I am getting annoyed at the number of projects that claim to replace banks. These projects variously claim to be the banks of the future, or the future of banks. They claim that they will some day make banks obsolete. Or that blockchain technology will replace banks. Or whatever.
Almost none of these projects are really about banking, they are all about moving bank money around. And in order to have bank money to move around, you need banks. (I will not, in this article, deal with the issue why crypto-currencies are not, and cannot ever be, money, or even currencies in the proper meaning of the term.)
Imagine someone saying that by creating a network of super duper used car dealerships we will not need car manufacturers any more. We will just move used cars around so efficiently and at such low cost that car manufacturers will become obsolete. How realistic would that be?
Banks are the institutions that create money because of their high credit. In the context of the sikoba project, I tend to denote these institutions with “H” and not “B” just to avoid the bank connotation — the “H” stands for “high credit” by he way. Let‘s look at the brief description of the role of banks that has been published on the New Money Hub website, and is also included in the book “Money, Credit Conversion and the legacy of Mitchell-Innes”:
The role of banks
The importance of banks in our societies is obvious, and the main role of banks is precisely credit conversion, which is why banks are called “credit institutions.” By making loans, banks take the credit of individuals and companies and convert it into bank credit, or bank money, for a fee. That is the essential role of banks.
The reason we can speak of bank credit as being money is that, by definition, banks are institutions whose credit is money. Even though the credit of one bank may be valued differently than the credit of another, both are money. And when a bank’s credit declines so far that it is no longer money, then it ceases to be a bank.
Other institutions also have a money-equivalent credit, the most prominent of these, but by no means the only one, being the central government. Some of these institutions may even, to some greater or lesser degree, engage in credit conversion. However, the particularity of banks lies in the fact that credit conversion is their main business.
Of course, banks have always had other roles, such as wealth mangers, accountants and payment facilitators. Indeed, in some cases a so-called “private bank” may act almost exclusively as asset manager, with the only credit business being Lombard loans — and even that activity will often be subcontracted to a larger bank. For the sake of clarity, we will use the term “bank” only for institutions that actually engage in monetary credit conversion, independently of their actual denomination.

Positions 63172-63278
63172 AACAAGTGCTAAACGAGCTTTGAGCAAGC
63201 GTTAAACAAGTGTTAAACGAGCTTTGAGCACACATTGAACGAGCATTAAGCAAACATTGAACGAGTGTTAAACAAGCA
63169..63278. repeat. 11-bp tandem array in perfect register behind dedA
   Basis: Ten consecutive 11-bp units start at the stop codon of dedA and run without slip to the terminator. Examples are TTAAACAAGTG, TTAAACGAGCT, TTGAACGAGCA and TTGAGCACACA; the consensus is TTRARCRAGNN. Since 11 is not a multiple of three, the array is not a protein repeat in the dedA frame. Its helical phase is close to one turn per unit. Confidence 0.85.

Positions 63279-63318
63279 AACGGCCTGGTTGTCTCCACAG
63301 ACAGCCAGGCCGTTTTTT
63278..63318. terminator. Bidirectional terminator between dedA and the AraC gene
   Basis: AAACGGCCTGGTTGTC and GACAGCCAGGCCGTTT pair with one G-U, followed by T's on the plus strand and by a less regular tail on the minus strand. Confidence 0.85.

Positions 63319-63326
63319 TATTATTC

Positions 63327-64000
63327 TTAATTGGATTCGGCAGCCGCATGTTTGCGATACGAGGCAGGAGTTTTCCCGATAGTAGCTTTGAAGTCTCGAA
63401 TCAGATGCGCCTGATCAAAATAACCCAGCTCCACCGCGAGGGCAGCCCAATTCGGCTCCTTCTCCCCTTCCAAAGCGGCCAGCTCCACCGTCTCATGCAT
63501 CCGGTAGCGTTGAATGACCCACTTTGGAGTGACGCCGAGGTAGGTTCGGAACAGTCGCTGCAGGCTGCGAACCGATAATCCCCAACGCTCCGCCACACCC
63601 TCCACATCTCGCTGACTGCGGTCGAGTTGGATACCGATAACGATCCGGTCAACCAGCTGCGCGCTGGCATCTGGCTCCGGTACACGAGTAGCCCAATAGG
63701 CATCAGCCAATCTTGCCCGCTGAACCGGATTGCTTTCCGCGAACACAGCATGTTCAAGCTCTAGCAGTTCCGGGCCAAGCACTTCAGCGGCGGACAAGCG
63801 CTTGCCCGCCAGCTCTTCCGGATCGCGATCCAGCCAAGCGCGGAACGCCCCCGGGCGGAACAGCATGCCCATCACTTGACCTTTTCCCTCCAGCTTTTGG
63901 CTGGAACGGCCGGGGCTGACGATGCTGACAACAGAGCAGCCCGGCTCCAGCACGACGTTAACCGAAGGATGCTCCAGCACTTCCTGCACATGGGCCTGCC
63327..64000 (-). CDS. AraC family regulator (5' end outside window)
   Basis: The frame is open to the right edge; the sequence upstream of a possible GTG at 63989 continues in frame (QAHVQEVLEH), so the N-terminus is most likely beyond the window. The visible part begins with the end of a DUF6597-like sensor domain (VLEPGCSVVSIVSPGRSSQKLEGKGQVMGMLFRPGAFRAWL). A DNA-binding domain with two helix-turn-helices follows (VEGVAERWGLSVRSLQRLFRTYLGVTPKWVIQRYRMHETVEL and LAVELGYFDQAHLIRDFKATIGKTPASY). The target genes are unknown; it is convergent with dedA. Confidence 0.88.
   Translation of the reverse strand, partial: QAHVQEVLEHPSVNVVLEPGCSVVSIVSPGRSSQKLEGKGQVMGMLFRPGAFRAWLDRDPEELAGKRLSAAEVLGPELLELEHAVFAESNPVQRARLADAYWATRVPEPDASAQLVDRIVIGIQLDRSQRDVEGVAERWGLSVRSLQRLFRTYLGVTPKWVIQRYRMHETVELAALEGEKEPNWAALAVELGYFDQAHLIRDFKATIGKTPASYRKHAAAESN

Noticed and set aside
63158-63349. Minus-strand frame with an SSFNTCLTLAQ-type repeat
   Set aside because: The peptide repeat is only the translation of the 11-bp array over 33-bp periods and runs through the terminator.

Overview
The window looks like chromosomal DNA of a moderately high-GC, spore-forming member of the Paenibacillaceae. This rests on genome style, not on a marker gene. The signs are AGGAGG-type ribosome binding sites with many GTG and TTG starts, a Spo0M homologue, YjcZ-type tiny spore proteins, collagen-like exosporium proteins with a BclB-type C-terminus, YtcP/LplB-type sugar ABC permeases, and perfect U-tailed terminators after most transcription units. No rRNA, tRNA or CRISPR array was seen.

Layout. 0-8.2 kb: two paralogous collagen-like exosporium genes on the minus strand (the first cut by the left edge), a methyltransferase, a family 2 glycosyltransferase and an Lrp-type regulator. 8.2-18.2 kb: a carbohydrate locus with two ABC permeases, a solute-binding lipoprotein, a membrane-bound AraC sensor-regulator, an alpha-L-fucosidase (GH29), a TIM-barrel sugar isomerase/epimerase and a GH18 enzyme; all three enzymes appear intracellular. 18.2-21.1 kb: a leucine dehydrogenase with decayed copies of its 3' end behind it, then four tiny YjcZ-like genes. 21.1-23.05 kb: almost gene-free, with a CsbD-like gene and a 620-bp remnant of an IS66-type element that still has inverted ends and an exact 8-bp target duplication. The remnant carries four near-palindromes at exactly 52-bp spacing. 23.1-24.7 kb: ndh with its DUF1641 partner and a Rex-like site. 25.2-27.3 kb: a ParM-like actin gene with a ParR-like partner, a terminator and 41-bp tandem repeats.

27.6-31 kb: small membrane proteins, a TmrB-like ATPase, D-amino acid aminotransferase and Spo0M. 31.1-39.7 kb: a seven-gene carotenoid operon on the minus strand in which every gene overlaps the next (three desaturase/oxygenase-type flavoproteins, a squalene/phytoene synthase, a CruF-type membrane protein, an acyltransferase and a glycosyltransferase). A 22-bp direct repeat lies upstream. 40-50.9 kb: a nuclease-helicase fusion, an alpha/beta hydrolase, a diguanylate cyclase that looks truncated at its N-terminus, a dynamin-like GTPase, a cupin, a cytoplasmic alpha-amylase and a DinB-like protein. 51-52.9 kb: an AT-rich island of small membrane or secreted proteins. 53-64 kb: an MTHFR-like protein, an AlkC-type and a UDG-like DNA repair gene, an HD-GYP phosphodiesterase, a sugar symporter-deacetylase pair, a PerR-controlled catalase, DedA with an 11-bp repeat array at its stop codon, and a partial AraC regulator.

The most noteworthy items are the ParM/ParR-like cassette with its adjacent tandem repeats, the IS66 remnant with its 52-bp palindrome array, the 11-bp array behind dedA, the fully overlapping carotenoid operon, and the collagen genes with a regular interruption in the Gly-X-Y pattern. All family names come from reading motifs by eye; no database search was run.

To summarise, banks are institutions whose credit is high enough to create money. It does not really matter whether we call them “banks” or “hics” (high credits) — what matters is the result. Mostly the money creation is done by what we call “monetary credit conversion” in the case of private institutions — when private or corporate credit is converted to bank credit, which is money. If it’s a public institution, such as a central government, the money creation can be done via direct issuance based on the credit of that government.
In the EU, a number of bank-like payment services operate under the umbrella of the “Payment Services Directive” from 2010. Their services resemble bank services, but they are not allowed to grant loans and cannot therefore create money. They can only facilitate transfers of existing money which was created by other banks. They are very useful, but nothing more than efficient APIs to the existing banking system. And putting a payment system on a blockchain does not make it a bank either.
Yes I would like more monetary diversity, and I am working on re-establishing IOU/credit systems via the sikoba project. But while doing that, it looks like one my tasks will be explaining to people the basics of money.